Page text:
The panorama I could see from the bus stop, on the other hand, practically screamed "L.A." I watched cars race by on a nearby elevated section of the 60 Freeway. Behind that were the snow-capped San Gabriel Mountains. Across Atlantic stood a Pep Boy's outlet occupying a white, vaguely Art Deco building with a tall, mast-like sign marking the corner. A few doors south was Yummy Teriyaki, a cylindrical building that takes its design cues — including angular strips of metal — from the hard-edged L.A. School architecture of the 1980s.
Selling teriyaki in a Latino neighborhood inside a Frank Gehry knockoff? Only in Southern California.
A few feet away, Jessica Rodriguez, 18, and her friend Marcos Garcia, 15, were waiting to cross the street to get to the Gold Line station. They were both wearing Tom's shoes, snug untucked Oxford shirts and skinny jeans.
Each was holding an iPhone, and they obligingly removed their ear buds to answer a few questions. They told me they'd taken the bus north along Atlantic from Bell, where they live, and hopped off in front of Pep Boy's. They were planning to take the Gold Line west to Boyle Heights.
The train, Rodriguez said, is faster than the bus, and safer.
When I asked her how they got to Boyle Heights before the light-rail line was built, she looked puzzled.
"What do you mean?" she asked. It was as if she could barely remember life without that option.
"Oh, OK. Two Metro buses. All the way through HP," Rodriguez said, referring to Huntington Park.
Her generation — the so-called millennials — is more receptive to public transit than their parents, research shows.
That may be due in part to their nearly umbilical attachment to smartphones, which make it easier than ever to plan a trip on public transit. Phones can tell you when the next bus is coming, the best place to transfer and where to get a good cup of coffee once you've arrived. And you don't have to put them down while riding a train, as you do when you're driving a car.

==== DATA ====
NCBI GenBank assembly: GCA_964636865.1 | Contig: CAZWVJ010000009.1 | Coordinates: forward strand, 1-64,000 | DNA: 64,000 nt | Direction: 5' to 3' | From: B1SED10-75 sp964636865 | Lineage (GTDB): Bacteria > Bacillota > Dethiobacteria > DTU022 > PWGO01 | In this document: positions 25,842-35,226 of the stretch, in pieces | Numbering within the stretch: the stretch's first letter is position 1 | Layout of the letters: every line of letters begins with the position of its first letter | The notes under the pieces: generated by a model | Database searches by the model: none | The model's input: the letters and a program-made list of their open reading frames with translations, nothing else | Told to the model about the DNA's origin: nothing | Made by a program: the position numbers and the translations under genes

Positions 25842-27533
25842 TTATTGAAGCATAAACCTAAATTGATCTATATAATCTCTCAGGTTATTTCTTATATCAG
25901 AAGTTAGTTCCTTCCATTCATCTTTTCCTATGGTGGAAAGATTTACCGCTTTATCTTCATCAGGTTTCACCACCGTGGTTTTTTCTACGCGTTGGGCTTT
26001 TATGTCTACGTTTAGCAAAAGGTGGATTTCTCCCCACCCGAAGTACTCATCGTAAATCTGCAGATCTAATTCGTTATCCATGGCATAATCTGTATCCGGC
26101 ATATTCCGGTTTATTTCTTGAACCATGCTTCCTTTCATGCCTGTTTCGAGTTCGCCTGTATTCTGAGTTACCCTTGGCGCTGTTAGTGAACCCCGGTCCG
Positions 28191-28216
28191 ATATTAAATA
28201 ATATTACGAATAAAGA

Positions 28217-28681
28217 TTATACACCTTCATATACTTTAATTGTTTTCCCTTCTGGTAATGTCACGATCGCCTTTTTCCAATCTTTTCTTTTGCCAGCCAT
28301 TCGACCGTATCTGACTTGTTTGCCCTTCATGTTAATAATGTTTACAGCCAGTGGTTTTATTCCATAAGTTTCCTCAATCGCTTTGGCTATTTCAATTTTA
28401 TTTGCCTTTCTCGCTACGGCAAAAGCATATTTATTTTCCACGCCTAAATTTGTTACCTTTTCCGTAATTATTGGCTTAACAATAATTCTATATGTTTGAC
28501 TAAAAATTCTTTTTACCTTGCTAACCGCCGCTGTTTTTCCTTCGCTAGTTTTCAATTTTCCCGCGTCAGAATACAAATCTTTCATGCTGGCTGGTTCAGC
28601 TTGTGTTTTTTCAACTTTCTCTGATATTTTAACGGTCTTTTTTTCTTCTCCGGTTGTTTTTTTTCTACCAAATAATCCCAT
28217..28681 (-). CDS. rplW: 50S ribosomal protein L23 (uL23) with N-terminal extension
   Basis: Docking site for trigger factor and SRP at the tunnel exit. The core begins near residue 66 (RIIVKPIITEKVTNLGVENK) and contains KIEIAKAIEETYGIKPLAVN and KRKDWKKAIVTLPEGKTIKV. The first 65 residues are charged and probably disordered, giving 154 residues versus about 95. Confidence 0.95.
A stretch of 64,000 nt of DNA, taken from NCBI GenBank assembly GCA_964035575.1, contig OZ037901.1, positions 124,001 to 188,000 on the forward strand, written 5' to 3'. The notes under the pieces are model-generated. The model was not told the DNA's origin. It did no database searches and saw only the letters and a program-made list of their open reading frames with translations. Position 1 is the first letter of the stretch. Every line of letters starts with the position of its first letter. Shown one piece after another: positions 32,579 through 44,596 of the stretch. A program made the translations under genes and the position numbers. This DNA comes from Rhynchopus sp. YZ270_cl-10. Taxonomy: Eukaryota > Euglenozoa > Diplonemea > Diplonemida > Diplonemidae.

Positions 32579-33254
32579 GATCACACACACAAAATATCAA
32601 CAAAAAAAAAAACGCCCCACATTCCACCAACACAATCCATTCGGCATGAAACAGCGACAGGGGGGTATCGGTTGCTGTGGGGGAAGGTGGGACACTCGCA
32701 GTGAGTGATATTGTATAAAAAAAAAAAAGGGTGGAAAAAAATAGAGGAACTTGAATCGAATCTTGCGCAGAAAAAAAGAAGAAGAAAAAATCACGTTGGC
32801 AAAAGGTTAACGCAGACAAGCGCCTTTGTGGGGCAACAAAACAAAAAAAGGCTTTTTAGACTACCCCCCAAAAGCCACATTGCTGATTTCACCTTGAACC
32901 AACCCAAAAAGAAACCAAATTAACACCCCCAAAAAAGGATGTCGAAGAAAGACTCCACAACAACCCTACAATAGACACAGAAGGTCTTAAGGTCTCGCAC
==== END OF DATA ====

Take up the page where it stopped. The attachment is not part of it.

On another afternoon, I drove the length of Atlantic with Douglas Suisman, an architect and urban-design consultant who works in Santa Monica. His concise and shamefully underappreciated 1989 study of the history and design of the boulevards — "Los Angeles Boulevard: Eight X-Rays of the Body Public" — remains the most important take on this gigantic subject.
Suisman was writing at a time of deep pessimism about Los Angeles civic life, and he lamented efforts by architects and developers "to bypass a public realm which most suburbanites are presumed to fear." The view was even darker in Mike Davis' hugely influential 1990 "City of Quartz," which cataloged "the destruction of accessible public space" in Southern California and labeled L.A. a "fortress city."
But the fortress is showing some cracks. During our drive, Suisman noted how technology and new kinds of mobility are making a mark along Atlantic.
In Long Beach, especially, signs of a boulevard reconnecting with the public realm — and providing fresh reasons for people to climb out of their cars — were impossible to miss. The city of 460,000 has adopted a new motto: "The Most Bicycle Friendly City in America." It has spent $20 million on bike lanes and other cycling programs.
In the Bixby Knolls neighborhood, just north of the 405 Freeway, a new initiative allows residents to walk or bike to the Trader Joe's market on Atlantic and have their groceries delivered free — by couriers who are also on bikes. Further south, Suisman noted the electronic tickers above several bus stops, powered by solar panels and announcing when the next few buses would arrive.
"That's getting up there to San Francisco and Portland levels of sophistication," he said admiringly.
A few weeks later, on one of my final walks along the boulevard, I stepped inside Bagatelle Records, two blocks from where Long Beach's first protected bike lane, running along Broadway, crosses Atlantic. The owner, a bearded and garrulous bear of a man named Steven Mintz, was standing at the rear of the narrow, dimly lit store.
"I'm seeing more people down here riding bikes," Mintz said. "It's amazing how this generation of youngsters, a lot of them don't want to drive. When we were young, we wanted our licenses as soon as we could get them. But my own son, he doesn't want to drive."
I asked why not.
"I think it's an embrace of the green thing," Mintz said. "I'm strictly a carnivore, but my son is a vegetarian. I'm a driver and he's not. I'm saying, 'Are you my son?'"
In a number of ways, the changes remaking Southern California's boulevards build on ideas pioneered elsewhere — not just in Portland and San Francisco but in New York, Europe and Latin America.
Yet there is no place in the country where they have greater significance or potential than in Southern California, which has been the center of American car culture for nearly a century. However tricky it promises to be politically, transforming L.A.'s major streets holds the promise of profoundly reshaping the city's basic character.